Yeni Tıp Dergisi / 01-10-2007 Cilt: 24 Sayı: 4 A CASE OF ATRETIC PARIETAL ENCEPHALOCELE

Case report


A Case of Atretic Parietal Cephalocele


Saliha ?ENEL 1, Ümit Murat ?AH?NER 1, Nilgün ERKEK 1, Aysel YÖNEY 1, Can Demir KARACAN 1


1 Dr. Sami Ulus Children's Hospital, Department of Pediatrics,  ANKARA





An encephalocele is a rare congenital malformation of the central nervous system. It is defined as a congenital herniation of the intracranial compartments through a bony defect and contains various rudimentary cerebral tissue components, or sometimes only cerebrospinal fluid. They are located at the midline of the parietal or occipital region. Herein we present a case of atretic parietal encephalocele and would like to emphasize that when a scalp mass is noted at the midline or near the vertex the possibility of an atretic cephalocele should be ruled out.


Key Words: Atretic encephalocele, rudimentary encephalocele, rudimentary meningoencephalocele.




Encephalocele is a congenital malformation of the central nervous system. It is the result of failure of the surface ectoderm to separate from the neuroectoderm. This results in a bony defect which allows herniation of the meninges or herniation of the brain tissue1-3. Since the report of McLaurin4 a number of investigators have reported small, skin covered midline subscalp masses or cysts described as atretic cephaloceles, atypical meningoceles, rudimentary meningoceles and meningeal heterotopias4-6. The incidence of atretic cephaloceles is 4-17% of all cephaloceles1  and the parietal location compromises 40 to 50 % of cases.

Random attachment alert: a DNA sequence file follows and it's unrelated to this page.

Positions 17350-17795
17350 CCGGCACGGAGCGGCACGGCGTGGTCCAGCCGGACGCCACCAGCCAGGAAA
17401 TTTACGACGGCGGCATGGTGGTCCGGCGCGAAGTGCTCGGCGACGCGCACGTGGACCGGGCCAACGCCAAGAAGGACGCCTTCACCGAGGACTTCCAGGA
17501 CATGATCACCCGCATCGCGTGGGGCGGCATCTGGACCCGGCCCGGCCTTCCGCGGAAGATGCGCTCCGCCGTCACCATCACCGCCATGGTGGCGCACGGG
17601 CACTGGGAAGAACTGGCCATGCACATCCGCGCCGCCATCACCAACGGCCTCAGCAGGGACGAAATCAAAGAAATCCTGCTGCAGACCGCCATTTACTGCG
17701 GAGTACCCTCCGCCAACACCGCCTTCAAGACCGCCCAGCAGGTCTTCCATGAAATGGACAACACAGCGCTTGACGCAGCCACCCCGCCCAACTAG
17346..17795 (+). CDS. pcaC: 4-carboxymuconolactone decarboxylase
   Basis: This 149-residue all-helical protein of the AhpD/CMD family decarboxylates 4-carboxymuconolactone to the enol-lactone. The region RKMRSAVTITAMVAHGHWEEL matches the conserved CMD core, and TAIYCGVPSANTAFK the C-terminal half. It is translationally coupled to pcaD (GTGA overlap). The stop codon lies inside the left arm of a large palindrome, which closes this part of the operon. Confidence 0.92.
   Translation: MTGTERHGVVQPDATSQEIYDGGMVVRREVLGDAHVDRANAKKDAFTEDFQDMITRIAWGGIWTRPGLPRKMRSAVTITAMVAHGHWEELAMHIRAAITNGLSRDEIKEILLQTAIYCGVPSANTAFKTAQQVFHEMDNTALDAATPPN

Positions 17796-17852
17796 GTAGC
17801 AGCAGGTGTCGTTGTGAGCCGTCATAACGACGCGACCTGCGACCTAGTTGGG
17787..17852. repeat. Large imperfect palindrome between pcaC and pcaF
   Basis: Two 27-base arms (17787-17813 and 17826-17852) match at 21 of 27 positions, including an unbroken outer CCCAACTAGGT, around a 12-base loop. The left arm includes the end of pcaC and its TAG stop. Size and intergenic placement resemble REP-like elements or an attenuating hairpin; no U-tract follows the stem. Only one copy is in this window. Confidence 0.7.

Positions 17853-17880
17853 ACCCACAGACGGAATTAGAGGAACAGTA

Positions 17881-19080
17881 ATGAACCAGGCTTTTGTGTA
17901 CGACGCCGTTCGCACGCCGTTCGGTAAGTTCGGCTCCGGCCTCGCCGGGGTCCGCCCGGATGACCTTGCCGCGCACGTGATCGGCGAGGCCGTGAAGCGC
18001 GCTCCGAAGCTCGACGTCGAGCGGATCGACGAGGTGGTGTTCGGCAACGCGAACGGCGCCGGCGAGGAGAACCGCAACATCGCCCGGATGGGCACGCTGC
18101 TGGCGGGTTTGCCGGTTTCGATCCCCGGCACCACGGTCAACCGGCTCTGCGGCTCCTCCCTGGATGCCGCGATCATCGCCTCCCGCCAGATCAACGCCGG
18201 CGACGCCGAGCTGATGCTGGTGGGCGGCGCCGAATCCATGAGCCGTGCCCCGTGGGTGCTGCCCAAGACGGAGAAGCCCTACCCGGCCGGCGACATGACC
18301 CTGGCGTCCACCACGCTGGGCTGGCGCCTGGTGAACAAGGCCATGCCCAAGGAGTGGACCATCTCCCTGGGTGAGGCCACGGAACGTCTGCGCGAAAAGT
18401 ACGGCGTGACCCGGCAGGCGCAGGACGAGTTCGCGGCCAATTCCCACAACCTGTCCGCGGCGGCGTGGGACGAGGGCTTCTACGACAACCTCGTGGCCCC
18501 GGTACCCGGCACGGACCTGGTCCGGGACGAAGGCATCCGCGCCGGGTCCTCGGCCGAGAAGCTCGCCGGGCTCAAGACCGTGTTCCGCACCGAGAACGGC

We report a nine-month-old boy presented with a scalp mass present since birth and diagnosed as atretic parietal encephalocele.